The term “receiver” connotes sufficiently definite structure to avoid interpretation under §112, sixth paragraph

Bill Schertler | February 7, 2014

EnOcean Gmbh v. Face International Corporation

 Decided January 31, 2014

 Before Radar, Lourie and Prost.  Opinion by Prost

 Summary

 Face’s patent (USP 7,084,529) issued in 2006, having claims directed to a self-powered switch. EnOcean owns the rights to U.S. Patent Application No. 10/304,121, also having claims directed to a self-powered switch.  The EnOcean ‘121 application claims priority back to a German application filed on May 24, 2000.  Face’s priority only goes back to 2001.  After Face’s patent issued, EnOcean amended the claims in the ‘121 application to match those of the ‘529 patent, and requested an interference. 

 In the interference proceeding, EnOcean identified a set of prior art references, including published PCT Application No. PCT/GB01/00901 to Burrow, that invalidated the Face’s ‘529 patent as obvious.  However, the prior art date of the Burrow reference is March 5, 2001, which is an intervening date between the US filing date of EnOcean’s application (November 25, 2002) and the filing date of the German priority application (May 24, 2000).

 The Board of Patent Appeals and Interferences (“Board”) treated the amended claims in EnOcean’s application reciting a “receiver” as means-plus-function claims, and, as such, found that these claims were not supported by the German priority application because the priority document did not describe the structure corresponding to the “receiver”.  The Board found that these claims were not entitled to the earlier priority date of the German application, and that these claims were invalid as obvious over the same combination of prior art that invalidated Face’s patent.

 EnOcean appealed.  The CAFC held that the Board erred in treating certain of EnOcean’s claims as means-plus-function claims.

 Details

 Claims 37, 38, 43 and 45 of the EnOcean application includes the following claim limitations related to a “receiver”.

Claim 37: “a signal receiver for receiving a first electromagnetic signal transmitted by said first signal transmitter;”

Claim 38: “a receiver for receiving a first radio frequency signal transmitted by said first signal transmitter;”

Claim 43: “a receiver adapted to receiving a radio frequency telegram transmitted by said radio frequency transmission stage;”

Claim 45: “a receiver adapted to receiving a radio frequency telegram transmitted by said first radio frequency transmission stage;”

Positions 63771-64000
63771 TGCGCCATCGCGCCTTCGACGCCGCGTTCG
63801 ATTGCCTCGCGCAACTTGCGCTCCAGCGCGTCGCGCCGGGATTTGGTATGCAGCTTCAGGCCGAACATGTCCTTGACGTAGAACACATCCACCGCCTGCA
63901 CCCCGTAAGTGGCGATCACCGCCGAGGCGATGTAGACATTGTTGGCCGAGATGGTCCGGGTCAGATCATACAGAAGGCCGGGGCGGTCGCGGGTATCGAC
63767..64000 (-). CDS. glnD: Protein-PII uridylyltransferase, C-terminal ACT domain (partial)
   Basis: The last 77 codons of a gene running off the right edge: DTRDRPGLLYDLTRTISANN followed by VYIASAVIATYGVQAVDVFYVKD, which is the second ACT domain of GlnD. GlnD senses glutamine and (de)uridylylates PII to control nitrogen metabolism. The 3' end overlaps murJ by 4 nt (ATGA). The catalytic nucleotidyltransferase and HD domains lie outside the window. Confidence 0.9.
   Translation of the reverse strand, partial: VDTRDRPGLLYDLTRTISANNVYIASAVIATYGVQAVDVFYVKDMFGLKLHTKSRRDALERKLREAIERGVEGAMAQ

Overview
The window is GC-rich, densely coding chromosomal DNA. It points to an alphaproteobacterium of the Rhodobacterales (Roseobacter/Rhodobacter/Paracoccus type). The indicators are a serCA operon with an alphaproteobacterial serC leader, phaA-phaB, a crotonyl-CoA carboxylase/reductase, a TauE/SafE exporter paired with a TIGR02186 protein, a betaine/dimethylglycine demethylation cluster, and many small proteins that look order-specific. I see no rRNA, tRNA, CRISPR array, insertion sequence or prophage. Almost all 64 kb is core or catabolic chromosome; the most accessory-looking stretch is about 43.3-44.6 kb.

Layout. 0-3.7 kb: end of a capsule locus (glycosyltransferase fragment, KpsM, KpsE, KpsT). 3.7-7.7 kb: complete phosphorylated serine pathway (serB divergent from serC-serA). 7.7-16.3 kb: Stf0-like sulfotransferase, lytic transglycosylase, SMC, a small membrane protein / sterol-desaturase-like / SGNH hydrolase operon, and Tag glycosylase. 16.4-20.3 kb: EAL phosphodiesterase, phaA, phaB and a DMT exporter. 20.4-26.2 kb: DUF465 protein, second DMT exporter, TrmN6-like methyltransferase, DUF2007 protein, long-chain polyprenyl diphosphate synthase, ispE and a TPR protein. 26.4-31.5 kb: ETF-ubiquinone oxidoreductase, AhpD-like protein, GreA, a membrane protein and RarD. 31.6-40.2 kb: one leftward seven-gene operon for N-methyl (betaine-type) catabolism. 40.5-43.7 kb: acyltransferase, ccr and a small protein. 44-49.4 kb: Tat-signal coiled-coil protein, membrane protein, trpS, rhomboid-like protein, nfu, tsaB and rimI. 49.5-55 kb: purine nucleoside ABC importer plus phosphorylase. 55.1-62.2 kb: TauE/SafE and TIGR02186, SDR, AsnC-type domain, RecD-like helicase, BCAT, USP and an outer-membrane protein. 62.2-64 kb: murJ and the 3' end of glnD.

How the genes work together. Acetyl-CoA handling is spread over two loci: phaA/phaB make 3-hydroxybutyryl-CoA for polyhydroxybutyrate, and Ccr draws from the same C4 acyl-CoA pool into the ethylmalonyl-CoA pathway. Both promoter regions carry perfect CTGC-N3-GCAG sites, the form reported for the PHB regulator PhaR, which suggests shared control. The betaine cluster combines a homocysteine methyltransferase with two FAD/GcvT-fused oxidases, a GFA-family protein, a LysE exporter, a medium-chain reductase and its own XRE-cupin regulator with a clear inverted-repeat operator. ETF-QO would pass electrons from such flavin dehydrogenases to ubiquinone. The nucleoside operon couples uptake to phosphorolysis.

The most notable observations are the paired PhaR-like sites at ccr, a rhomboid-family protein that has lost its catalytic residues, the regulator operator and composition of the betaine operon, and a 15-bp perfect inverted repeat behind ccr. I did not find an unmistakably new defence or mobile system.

The German priority document’s only reference to a receiver states:

In this case, a typical scenario is that all the switches, for example light switches, upon actuation, emit one or a plurality of radio frequency telegrams which are received by a single receiver and the latter initiates the corresponding actions (lamp on/off, dimming of lamp, etc.). 

 The Board interpreted the recited “receiver” element to invoke §112, sixth paragraph, because “the receiver of the EnOcean claims is defined in the claims solely in terms of functional language” and “there is no distinction in meaning between ‘receiver’ and ‘signal receiving means’.”  On appeal, EnOcean challenged the Board’s determination that the receiver claims invoke §112, sixth paragraph, arguing that the claim limitation “receiver” is reasonably well understood in the art as the name for a structure which performs the recited function.

 The Court of Appeals for the Federal Circuit (CAFC) agreed with EnOcean.  The CAFC’s reasoning in support of the conclusion that the Board erred in finding that the EnOcean application’s receiver claims invoked §112, sixth paragraph, is itemized below.

 (1) The absence of the word “means” in the claim creates a rebuttable presumption that the claim is not to be interpreted under §112, sixth paragraph.  This presumption can be overcome if the challenger demonstrates that “the claim term fails to ‘recite sufficiently definite structure’ or else recites ‘function without reciting sufficient structure for performing that function.’”

 (2) The correct inquiry is “whether skilled artisans, after reading the patent, would conclude that a claim limitation is so devoid of structure that the drafter constructively engaged in mean-plus-function claiming.”

 (3) The court relied extensive extrinsic evidence (scientific literature) provided by EnOcean showing that the term “receiver” was well understood in the art, and expert declarations addressing how well known the term “receiver” was, to demonstrate that the term “receiver” connotes structure known to the person skilled in the art.

 (4) The court emphasized that just because the disputed term is not limited to a single structure and recites a broad class of structures does not disqualify it from conveying structure.  The only requirement is that the claim term be used by ordinarily skilled artisans to designate sufficiently definite structure, even if the term covers a broad class of structures.

The court also pointed out a number of “similar cases” in which sufficient structure was found in claim terms to avoid invoking §112, sixth paragraph.  These claim terms include: “height adjustment mechanism”, “computing unit…for…evaluating”, “circuit”, “digital detector”, and “detent mechanism”.

 

Takeaway

 A claim term should not invoke §112, sixth paragraph, if the term conveys structure to one of ordinary skill in the art, even if the term recites a broad class of structures.

 

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